ANZ introduces stricter lending rules for foreign buyers

ANZ introduces stricter lending rules for foreign buyers
ANZ introduces stricter lending rules for foreign buyers

The ANZ Banking Group has closed the door on some foreign buyers wanting to invest in Australian real estate using overseas funds.

The bank insists on original copies of untranslated supporting documents required for a loan application and tightened passport scrutiny, such as foreign applicants having to provide all stamped pages. 

It comes amid concerns by property developers that a decline in bank lending to investors, capital controls imposed in China and confusion about state planning policies, particularly in Melbourne, might slow investments.

Mortgage brokers claim the moves are targeting the Chinese market, which has spent billions of dollars on Australian residential property, particularly in Melbourne and Sydney.

The bank will not accept loan applications based solely on foreign income.

"Applications based on 100 per cent foreign income will not be accepted," the bank has told mortgage brokers.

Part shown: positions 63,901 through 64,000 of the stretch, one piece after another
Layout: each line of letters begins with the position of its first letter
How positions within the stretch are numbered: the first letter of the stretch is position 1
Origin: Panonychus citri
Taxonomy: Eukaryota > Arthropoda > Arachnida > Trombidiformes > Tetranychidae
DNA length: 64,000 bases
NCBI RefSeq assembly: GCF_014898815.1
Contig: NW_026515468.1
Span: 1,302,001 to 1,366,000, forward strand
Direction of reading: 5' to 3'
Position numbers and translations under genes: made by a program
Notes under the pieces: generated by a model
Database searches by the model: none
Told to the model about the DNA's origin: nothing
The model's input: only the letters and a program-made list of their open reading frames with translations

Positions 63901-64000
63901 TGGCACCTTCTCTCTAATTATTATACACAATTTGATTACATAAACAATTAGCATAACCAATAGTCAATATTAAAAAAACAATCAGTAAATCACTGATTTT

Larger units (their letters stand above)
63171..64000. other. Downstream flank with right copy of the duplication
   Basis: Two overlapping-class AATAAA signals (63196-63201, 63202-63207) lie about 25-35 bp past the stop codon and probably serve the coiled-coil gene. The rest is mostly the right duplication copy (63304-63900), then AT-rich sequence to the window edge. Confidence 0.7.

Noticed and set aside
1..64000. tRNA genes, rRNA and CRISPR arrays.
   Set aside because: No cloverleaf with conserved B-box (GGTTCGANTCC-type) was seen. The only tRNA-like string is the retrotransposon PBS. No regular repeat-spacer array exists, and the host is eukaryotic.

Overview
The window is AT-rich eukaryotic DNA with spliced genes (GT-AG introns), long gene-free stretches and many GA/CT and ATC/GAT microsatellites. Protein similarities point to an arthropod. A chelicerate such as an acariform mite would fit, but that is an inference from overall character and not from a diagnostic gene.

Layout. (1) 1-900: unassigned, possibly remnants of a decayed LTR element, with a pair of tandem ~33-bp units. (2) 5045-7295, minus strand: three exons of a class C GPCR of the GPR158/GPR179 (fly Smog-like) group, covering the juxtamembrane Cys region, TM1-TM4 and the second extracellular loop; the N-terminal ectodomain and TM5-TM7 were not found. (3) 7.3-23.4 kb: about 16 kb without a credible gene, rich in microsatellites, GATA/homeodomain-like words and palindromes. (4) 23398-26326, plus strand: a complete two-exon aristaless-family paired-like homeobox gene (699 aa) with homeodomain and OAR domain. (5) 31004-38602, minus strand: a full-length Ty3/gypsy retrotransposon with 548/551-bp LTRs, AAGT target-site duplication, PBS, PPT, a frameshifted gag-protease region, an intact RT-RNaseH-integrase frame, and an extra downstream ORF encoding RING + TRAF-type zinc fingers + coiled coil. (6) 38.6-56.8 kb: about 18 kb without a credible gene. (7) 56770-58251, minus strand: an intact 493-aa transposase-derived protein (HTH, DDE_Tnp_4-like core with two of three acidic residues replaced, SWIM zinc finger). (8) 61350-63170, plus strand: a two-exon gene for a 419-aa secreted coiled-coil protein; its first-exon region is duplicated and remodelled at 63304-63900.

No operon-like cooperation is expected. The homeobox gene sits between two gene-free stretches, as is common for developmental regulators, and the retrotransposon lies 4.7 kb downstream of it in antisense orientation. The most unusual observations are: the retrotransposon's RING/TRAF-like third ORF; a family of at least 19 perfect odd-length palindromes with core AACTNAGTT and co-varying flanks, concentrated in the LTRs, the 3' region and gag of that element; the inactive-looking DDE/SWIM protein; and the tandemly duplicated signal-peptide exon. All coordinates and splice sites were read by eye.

For borrowers seeking loans based on more than 50 per cent of foreign income, there are measures about the size and source of funding.

There is a maximum loan-to-value ratio of 70 per cent, no loans in a company name, no guarantor arrangements and restricted construction lending.

There are tough controls on refinancing of existing loans, which involves borrowers attempting to get better terms and conditions for their loans.

Foreign salary earner applicants must pass six stringent documentation tests that include providing comprehensive employment contracts, tax returns, current visa documentation and original, untranslated supporting documents.

The Australian Financial Review says that expatriate Australians working overseas will not be impacted by the lending restrictions but will be required to provide the extra documentation.

Jonathan Chancellor

Jonathan Chancellor

Jonathan Chancellor is one of our authors. Jonathan has been writing about property since the early 1980s and is editor-at-large of Property Observer.

China Housing Market


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